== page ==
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Count Leo Nikolayevich Tolstoy was born in 1828. He wrote THE SEBASTOPOL SKETCHES in 1855-6, WAR AND PEACE in 1865-8, ANNA KARENINA in 1874-6 and A CONFESSION in 1879-82. He died in 1910. Translated by Rosemary Edmonds --This text refers to the Audio Cassette edition.
I had put off reading War and Peace for years as the length of the book seemed intimidating. That was a big mistake. Read morePublished on Sept. 20 2013 by Dave McCullough
Unbelievable, simply unbelievable that the geniuses at the American Literary Society, or wherever the hell they translated the title of this novel, that they would do it... Read morePublished on June 29 2004
What is Power? What is the power which moves nations? This is the ultimate question of War and Peace. The growth of the characters is amazing. Totally recomended.Published on June 11 2004
This book is so trancendent, sublime, and all encompassing. Words are not enough. No novel is more thought provoking or rewarding. Read morePublished on Feb. 21 2004 by some guy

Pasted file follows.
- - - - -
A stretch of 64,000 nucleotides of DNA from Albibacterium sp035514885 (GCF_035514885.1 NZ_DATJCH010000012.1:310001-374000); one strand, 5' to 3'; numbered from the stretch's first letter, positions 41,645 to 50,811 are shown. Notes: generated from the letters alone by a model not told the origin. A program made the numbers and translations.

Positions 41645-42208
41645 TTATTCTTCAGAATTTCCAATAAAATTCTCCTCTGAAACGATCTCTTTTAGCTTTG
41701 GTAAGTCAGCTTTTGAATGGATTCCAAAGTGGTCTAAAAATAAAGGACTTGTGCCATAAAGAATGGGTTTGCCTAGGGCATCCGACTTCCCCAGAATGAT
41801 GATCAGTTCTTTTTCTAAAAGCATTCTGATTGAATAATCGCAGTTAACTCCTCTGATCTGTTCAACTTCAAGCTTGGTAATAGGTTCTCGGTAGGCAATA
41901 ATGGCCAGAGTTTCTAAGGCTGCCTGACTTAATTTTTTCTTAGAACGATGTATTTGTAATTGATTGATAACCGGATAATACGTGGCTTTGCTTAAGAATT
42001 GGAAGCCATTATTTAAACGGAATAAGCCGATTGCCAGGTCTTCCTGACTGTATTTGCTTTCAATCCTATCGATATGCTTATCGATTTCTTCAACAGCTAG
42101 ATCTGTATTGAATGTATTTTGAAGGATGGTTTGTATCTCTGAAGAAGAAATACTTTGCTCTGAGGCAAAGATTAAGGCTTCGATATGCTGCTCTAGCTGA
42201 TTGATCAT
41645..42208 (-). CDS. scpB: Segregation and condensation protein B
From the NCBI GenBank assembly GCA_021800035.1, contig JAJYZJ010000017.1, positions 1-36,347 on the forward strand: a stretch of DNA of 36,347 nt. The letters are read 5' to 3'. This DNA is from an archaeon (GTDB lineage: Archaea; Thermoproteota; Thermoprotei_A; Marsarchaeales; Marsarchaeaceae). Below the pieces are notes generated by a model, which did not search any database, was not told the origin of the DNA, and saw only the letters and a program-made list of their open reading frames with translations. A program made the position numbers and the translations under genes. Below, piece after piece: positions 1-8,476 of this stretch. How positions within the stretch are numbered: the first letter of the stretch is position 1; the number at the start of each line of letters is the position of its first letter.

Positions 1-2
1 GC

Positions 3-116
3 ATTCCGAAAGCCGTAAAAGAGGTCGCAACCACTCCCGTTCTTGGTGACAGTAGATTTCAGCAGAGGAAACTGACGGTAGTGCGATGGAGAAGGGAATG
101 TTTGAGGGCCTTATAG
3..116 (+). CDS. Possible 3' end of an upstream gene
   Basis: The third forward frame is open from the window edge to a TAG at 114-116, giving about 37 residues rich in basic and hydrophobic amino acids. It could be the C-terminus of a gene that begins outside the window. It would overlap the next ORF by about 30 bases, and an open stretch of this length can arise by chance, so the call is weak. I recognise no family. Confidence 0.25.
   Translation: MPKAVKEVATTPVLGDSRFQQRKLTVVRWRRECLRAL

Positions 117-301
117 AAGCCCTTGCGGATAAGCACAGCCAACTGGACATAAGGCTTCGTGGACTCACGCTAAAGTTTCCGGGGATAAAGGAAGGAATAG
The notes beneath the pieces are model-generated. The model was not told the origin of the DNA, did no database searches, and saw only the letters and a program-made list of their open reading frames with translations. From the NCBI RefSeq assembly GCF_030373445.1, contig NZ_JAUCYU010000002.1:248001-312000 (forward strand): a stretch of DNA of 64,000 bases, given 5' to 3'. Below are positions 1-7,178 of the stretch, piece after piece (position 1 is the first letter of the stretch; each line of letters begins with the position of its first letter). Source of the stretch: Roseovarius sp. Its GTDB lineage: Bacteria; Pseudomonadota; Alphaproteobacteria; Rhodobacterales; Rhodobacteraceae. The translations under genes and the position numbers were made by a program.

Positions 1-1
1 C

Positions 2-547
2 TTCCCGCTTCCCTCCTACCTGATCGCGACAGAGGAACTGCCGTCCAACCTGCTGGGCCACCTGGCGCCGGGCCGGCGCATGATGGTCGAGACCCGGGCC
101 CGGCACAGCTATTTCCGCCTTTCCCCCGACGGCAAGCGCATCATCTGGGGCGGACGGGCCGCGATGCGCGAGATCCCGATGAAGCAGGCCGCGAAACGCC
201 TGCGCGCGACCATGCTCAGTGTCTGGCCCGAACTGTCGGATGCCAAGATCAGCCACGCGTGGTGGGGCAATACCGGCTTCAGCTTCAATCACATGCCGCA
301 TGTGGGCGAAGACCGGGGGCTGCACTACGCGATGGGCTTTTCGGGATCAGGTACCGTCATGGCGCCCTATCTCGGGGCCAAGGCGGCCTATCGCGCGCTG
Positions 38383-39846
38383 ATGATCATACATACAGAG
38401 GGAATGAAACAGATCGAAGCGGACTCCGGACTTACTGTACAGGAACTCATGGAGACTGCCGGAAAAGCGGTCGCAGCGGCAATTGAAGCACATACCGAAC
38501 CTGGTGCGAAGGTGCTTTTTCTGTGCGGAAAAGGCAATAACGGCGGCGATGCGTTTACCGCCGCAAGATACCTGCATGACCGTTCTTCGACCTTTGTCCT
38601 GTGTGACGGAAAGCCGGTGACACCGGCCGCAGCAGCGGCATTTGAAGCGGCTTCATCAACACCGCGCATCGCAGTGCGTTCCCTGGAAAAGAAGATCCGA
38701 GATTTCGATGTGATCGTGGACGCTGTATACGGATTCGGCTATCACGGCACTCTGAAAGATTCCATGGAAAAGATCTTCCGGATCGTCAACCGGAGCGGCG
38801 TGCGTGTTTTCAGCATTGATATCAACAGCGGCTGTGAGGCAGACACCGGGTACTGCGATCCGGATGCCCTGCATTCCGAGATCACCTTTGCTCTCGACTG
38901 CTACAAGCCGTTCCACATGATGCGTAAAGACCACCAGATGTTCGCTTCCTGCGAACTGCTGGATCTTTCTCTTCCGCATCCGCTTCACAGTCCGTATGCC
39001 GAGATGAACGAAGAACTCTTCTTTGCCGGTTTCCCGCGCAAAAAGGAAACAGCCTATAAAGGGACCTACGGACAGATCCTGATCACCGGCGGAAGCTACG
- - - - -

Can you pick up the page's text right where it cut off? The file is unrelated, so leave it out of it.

Plot and history intertwined. It's long but fascinating. I read it for a class, and I could read the basics, then go back and enjoy it all. Everyone should read.Published on Feb. 18 2004 by R. Hahn
After reading such a huge book, it's tempting to congratulate oneself and then accord it the status of a great piece of literature (perhaps the argument running that it must have... Read morePublished on Dec 17 2003 by MR G. Rodgers
Through Tolstoy's mastery of device, confutation, and liminality, we are graced in this age with easily available wisdom from a great sage of the "Pleh" era. Read morePublished on Oct. 26 2003 by Nanx Hedwerp
I checked War and Peace out from my school library (I'm a 7th grader--yes, that's what I said) because I wanted to be able to say that I had read War and Peace. Read morePublished on Oct. 17 2003
This novel covers fifteen years in the lives of several noble families from early XIX-century Russia, at the time of the Napoleonic wars. Read morePublished on Oct. 9 2003 by Guillermo Maynez